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Two fighter jets ‘inadvertently flown into conflict’ with civilian plane over Norfolk

PUBLISHED: 09:34 06 May 2018 | UPDATED: 14:53 06 May 2018

File photo of F-15 fighter jets . Photograph Simon Parker.

File photo of F-15 fighter jets . Photograph Simon Parker.

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A US fighter jet came within 500ft of a civilian plane over Norfolk having “not fully assimilated” information from air traffic control, a safety report has found.

An Airprox report concluded two F15s from USAF Lakenheath had “inadvertently flown into conflict” with the Beechcraft Super King Air (B350), over Marham on November 6 last year.

The Airprox board investigating the conflict noted the F15s were given incorrect traffic information just prior to the closest point of approach. The inaccuracy of the late traffic information was said to have been “likely to have compounded the problem” as the F15 pilots manoeuvred north-east, inadvertently towards the B350, while thinking the conflicting traffic was to their west.

One of the jets was said to have come within 500ft of the B350.

At the time of the incident, it was noted that the air traffic controllers from RAF Swanwick in Hampshire were said to have been “extremely busy”.

Other factors outlined in the report include the B350 being asked to change frequency just prior to the incident, and it being on an a different frequency to the F15s.

In conclusion, the report stated: “After much discussion, the board ultimately agreed that the cause of the Airprox was that the F15 pilots had inadvertently flown into conflict with the B350 having not fully assimilated earlier traffic information.”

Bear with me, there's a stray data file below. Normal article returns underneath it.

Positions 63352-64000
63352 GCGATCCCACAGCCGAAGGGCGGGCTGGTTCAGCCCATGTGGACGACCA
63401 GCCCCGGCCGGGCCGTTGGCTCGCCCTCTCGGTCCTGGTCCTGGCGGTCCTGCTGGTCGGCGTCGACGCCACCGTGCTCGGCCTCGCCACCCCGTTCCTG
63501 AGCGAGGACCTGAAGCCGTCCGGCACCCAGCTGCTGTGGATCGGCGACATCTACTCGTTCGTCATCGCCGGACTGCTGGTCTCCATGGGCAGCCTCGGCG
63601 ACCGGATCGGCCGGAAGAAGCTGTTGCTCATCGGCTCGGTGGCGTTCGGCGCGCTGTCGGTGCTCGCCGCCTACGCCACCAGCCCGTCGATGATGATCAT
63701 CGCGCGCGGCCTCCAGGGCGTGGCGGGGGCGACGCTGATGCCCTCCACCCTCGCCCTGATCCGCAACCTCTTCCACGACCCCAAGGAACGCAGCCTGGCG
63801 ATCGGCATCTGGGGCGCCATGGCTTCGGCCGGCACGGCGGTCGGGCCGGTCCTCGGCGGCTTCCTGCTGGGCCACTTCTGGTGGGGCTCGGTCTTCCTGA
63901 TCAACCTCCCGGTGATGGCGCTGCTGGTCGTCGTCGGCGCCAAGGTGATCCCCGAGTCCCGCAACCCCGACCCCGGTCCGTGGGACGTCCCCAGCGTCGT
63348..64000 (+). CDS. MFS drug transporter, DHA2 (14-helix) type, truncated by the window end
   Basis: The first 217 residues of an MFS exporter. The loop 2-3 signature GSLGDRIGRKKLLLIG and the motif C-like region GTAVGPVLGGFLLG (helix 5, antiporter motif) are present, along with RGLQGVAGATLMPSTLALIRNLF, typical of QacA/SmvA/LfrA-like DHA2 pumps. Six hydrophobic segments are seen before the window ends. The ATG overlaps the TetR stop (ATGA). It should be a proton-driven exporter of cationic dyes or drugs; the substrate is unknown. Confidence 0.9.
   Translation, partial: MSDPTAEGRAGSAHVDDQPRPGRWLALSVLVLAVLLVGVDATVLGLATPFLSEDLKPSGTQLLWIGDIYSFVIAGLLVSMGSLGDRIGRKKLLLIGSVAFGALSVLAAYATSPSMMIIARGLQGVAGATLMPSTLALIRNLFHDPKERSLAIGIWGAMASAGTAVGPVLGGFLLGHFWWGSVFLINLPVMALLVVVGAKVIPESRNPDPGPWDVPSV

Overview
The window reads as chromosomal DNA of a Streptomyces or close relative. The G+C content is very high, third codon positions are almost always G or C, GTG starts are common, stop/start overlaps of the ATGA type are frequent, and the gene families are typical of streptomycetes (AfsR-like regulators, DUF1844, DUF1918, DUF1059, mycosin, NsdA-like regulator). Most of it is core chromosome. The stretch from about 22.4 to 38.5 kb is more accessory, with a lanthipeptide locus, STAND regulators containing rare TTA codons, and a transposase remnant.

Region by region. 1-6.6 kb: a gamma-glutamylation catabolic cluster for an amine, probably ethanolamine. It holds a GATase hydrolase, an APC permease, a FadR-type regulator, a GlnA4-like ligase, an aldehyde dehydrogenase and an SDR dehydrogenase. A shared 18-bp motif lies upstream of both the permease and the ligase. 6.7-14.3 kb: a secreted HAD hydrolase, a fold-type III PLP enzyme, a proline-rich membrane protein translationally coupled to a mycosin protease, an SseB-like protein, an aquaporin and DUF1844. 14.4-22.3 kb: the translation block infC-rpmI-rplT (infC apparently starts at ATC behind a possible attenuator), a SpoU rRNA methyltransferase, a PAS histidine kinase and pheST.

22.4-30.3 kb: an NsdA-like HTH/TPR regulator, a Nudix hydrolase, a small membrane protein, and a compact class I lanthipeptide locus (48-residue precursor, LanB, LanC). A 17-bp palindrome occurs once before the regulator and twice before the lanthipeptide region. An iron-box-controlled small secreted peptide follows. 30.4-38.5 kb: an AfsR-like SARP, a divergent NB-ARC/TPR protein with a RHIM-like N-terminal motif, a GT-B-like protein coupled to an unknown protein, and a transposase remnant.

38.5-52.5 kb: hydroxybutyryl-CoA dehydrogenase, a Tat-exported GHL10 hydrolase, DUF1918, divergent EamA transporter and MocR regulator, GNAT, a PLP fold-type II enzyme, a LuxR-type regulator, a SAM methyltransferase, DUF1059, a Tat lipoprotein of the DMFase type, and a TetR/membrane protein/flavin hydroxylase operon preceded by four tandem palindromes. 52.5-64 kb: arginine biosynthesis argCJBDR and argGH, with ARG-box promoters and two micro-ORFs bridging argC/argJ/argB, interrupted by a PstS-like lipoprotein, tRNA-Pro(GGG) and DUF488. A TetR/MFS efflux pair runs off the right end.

The erroneous traffic information just prior to the incident was considered to be only a “contributory factor” because they had already started their turn towards the B350 before the call had been made.

One of the air traffic controllers was reported to have perceived the severity of the incident as “high”.

However, the board considered that although safety had been “degraded”, the actions of F15 pilots had prevented a risk of a collision therefore assessed the Airprox as risk Category C - no risk.

After an investigation at RAF Swanwick, the incident has been used as an example of both the importance of prioritising timely traffic information and effecting tactical airspace management.

A USAF spokesman said: “We are confident the risk of Airprox events is minimized by our continuous training, consistent focus on flight safety and our direct communication with Royal Air Force and civilian air traffic control services.”

An RAF spokesman said “there was no risk of a collision during this minor incident”.

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